This is done by attaching a behavior to the default Button style. There is a little wrinkle to the trick. The style setters by default is not able to set complex attached dependency properties. However, it can handle simple dependency properties. So, we’d write a simple depedency property that can be attached like this:

        <Style TargetType="Button">
            <Setter Property="local:HideButtonBehavior.ButtonBehaviors" Value="True" />

and the ButtonBehaviors dependency property sets the actual Behaviors on the button.

namespace GlobalBehavior
    using System;
    using System.Linq;
    using System.Windows;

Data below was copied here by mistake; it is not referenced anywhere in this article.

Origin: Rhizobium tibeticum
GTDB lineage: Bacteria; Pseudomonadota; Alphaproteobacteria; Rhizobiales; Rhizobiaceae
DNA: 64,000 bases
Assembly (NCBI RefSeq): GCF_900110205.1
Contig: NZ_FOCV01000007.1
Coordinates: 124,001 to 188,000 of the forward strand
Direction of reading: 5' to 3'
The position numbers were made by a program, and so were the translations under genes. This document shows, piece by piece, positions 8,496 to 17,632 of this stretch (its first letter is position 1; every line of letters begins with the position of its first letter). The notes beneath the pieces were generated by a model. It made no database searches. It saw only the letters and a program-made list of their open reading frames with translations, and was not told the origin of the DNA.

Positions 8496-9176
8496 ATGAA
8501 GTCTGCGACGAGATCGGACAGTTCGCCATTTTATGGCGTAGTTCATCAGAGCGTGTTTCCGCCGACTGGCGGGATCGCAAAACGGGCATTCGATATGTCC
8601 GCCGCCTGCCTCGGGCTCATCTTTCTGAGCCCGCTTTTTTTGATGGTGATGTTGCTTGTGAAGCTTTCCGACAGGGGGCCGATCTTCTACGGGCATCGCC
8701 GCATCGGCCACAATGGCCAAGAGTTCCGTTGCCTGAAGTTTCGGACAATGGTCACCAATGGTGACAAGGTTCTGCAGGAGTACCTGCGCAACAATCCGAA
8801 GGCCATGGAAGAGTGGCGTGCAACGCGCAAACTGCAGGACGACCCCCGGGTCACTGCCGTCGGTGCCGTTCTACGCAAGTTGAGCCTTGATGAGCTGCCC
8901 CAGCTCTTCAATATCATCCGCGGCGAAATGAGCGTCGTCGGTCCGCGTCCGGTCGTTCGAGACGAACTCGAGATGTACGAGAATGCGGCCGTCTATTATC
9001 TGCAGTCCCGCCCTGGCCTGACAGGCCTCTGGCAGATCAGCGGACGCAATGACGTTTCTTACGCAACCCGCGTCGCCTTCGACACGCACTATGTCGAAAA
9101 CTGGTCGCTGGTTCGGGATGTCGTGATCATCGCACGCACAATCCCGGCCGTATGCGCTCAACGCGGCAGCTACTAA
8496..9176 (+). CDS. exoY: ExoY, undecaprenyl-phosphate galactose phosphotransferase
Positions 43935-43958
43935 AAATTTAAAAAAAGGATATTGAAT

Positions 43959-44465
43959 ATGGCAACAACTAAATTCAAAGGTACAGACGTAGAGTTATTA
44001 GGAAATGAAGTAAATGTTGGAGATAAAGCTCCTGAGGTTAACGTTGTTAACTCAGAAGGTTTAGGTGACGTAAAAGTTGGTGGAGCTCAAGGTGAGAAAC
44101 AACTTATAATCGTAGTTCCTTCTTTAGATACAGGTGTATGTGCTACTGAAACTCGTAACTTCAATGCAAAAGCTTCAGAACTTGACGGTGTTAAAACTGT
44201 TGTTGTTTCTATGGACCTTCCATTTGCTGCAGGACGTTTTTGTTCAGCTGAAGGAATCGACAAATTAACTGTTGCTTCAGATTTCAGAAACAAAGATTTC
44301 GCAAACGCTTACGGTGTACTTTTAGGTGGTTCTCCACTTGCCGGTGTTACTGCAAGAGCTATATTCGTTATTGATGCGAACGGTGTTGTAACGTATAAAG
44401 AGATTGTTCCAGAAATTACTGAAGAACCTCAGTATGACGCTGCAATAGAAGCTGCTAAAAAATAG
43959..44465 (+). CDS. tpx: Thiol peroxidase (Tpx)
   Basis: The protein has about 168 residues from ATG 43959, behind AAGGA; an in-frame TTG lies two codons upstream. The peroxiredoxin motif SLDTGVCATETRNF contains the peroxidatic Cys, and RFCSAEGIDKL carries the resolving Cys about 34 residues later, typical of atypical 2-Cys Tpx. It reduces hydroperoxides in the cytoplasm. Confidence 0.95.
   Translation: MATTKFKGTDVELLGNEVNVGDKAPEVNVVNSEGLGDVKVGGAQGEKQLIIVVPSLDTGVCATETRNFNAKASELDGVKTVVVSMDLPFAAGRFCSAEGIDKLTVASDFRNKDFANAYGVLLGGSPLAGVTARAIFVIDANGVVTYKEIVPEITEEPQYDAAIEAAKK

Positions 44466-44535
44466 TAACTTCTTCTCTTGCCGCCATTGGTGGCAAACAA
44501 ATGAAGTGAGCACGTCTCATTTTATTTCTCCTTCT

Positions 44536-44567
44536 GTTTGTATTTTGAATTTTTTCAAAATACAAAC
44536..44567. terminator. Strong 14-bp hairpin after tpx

using System.Windows.Controls;
    using System.Windows.Input;
    using System.Windows.Interactivity;
    using System.Windows.Media;
    using System.Windows.Media.Animation;

    public partial class HideButtonBehavior : Behavior<FrameworkElement>
        #region HideButtonBehavior.ButtonBehaviors depedency property

        public static bool GetButtonBehaviors(DependencyObject obj)
            return (bool)obj.GetValue(ButtonBehaviorsProperty);

        public static void SetButtonBehaviors(DependencyObject obj, bool value)
            obj.SetValue(ButtonBehaviorsProperty, value);

        // Using a DependencyProperty as the backing store for ButtonBehaviors. 
        public static readonly DependencyProperty ButtonBehaviorsProperty =
            typeof(bool), typeof(Button), new PropertyMetadata(false, ButtonBehaviorsChanged));

        private static void ButtonBehaviorsChanged(DependencyObject d, DependencyPropertyChangedEventArgs e)
            var behaviors = Interaction.GetBehaviors(d);